A self-employed retirement plan is a tax-deferred retirement savings program for self-employed individuals. In the past, the term “Keogh plan” or “H.R. 10 plan” was used to distinguish a retirement plan established by a self-employed individual from a plan established by a corporation or other entity. However, self-employed retirement plans are now generally referred to by the name that is used for the particular type of plan, such as SEP IRA, SIMPLE 401(k), or self-employed 401(k).
Self-employed plans can be established by any individual who is self-employed on a part-time or full-time basis, as well as by sole proprietorships and partnerships (who are considered “employees” for the purpose of participating in these plans).
Unlike IRAs, which limit tax-deductible contributions to $5,500 per year (in 2014), self-employed plans allow you to save as much as $52,000 of your net self-employment income in 2014, depending on the type of self-employed plan you adopt.
Contributions to a self-employed plan may be tax deductible up to certain limits. These contributions, along with any gains made on the plan investments, will accumulate tax deferred until you withdraw them.
Withdrawal rules mirror those of other qualified retirement plans. Distributions are taxed as ordinary income and may be subject to an additional 10% federal income tax penalty if taken prior to age 59½. Self-employed plans can typically be rolled over to another qualified retirement plan or to an IRA. Annual minimum distributions are required after the age of 70½. Unlike the case with other qualified retirement plans, hardship distributions are not permitted with a self-employed plan.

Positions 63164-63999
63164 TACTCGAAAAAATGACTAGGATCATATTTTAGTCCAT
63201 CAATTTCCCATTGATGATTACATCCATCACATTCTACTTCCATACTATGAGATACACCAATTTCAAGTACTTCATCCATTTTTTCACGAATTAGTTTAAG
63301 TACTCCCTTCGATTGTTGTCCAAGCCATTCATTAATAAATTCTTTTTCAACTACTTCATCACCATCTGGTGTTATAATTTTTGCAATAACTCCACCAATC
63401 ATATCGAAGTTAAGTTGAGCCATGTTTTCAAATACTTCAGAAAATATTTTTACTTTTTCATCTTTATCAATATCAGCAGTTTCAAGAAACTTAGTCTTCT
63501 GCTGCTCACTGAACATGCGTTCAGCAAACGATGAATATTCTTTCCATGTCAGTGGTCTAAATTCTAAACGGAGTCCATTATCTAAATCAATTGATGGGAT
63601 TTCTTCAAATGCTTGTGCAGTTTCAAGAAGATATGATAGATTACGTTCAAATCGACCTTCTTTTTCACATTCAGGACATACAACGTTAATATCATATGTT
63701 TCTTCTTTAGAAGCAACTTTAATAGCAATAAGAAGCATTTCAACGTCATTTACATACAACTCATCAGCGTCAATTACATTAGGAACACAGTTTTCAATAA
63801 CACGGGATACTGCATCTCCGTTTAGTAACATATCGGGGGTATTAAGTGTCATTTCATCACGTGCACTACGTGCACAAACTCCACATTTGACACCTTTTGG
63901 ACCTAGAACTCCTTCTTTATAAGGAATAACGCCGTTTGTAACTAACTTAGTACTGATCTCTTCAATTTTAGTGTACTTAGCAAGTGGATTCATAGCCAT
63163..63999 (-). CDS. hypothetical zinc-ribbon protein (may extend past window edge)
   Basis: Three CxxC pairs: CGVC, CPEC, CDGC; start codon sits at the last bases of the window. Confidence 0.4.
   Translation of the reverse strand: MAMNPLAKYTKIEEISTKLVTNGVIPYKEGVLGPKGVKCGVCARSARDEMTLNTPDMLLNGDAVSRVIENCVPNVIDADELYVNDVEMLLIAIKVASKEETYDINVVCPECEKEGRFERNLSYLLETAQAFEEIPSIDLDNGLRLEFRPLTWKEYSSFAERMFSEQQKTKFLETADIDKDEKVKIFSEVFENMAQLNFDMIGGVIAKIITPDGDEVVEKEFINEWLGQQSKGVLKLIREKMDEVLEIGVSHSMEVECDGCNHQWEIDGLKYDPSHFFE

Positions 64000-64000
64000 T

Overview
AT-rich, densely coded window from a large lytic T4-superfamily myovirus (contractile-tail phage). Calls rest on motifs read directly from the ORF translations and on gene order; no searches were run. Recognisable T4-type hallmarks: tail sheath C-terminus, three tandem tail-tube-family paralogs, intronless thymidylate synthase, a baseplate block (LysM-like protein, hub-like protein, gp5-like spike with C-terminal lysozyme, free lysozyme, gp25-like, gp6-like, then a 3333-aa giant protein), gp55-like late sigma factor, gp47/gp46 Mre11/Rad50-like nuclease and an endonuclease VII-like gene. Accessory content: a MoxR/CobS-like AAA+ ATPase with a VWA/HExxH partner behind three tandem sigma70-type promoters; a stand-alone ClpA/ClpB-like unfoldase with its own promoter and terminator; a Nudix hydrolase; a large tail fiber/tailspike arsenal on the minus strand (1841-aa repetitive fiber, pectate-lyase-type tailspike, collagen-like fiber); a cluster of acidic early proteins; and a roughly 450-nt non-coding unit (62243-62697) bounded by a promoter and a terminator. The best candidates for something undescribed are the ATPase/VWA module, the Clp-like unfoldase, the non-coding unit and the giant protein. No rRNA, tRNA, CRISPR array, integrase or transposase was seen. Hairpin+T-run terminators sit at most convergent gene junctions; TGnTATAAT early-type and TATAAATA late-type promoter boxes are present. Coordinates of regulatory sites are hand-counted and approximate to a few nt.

You can open a self-employed plan account through banks, brokerage houses, insurance companies, mutual fund companies, and credit unions. Although the federal government sets no minimum opening balance, most institutions set their own, usually between $250 and $1,000.
The deadline for setting up a self-employed plan is earlier than it is for an IRA. You must open a self-employed plan by December 31 of the year for which you wish to claim a deduction. However, you don’t have to come up with your entire contribution by then. As with an IRA, you have until the day you file your tax return to make your contribution. That gives most taxpayers until April 15 to deposit their annual retirement savings into a self-employed plan account.
Each tax year, plan holders are required to fill out Form 5500, for which they may need the assistance of an accountant or tax advisor, incurring extra costs.
If you earn self-employment income, a self-employed plan could be a valuable addition to your retirement strategy. And the potential payoff — a comfortable retirement — may far outweigh any extra costs or paperwork.
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